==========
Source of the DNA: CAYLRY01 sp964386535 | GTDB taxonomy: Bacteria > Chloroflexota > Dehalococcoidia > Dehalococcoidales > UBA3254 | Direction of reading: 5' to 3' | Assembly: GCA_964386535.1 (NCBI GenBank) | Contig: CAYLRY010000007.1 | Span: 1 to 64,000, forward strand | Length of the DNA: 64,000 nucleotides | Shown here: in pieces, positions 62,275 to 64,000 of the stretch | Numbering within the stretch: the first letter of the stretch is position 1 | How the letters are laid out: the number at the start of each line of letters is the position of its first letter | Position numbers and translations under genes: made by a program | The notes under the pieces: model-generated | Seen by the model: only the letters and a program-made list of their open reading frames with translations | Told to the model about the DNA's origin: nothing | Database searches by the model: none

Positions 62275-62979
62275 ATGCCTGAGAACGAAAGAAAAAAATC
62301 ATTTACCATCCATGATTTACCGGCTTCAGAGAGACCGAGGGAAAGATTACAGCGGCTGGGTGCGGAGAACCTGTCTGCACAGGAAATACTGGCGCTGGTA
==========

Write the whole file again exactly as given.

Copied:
Source of the DNA: CAYLRY01 sp964386535 | GTDB taxonomy: Bacteria > Chloroflexota > Dehalococcoidia > Dehalococcoidales > UBA3254 | Direction of reading: 5' to 3' | Assembly: GCA_964386535.1 (NCBI GenBank) | Contig: CAYLRY010000007.1 | Span: 1 to 64,000, forward strand | Length of the DNA: 64,000 nucleotides | Shown here: in pieces, positions 62,275 to 64,000 of the stretch | Numbering within the stretch: the first letter of the stretch is position 1 | How the letters are laid out: the number at the start of each line of letters is the position of its first letter | Position numbers and translations under genes: made by a program | The notes under the pieces: model-generated | Seen by the model: only the letters and a program-made list of their open reading frames with translations | Told to the model about the DNA's origin: nothing | Database searches by the model: none

Positions 62275-62979
62275 ATGCCTGAGAACGAAAGAAAAAAATC
62301 ATTTACCATCCATGATTTACCGGCTTCAGAGAGACCGAGGGAAAGATTACAGCGGCTGGGTGCGGAGAACCTGTCTGCACAGGAAATACTGGCGCTGGTA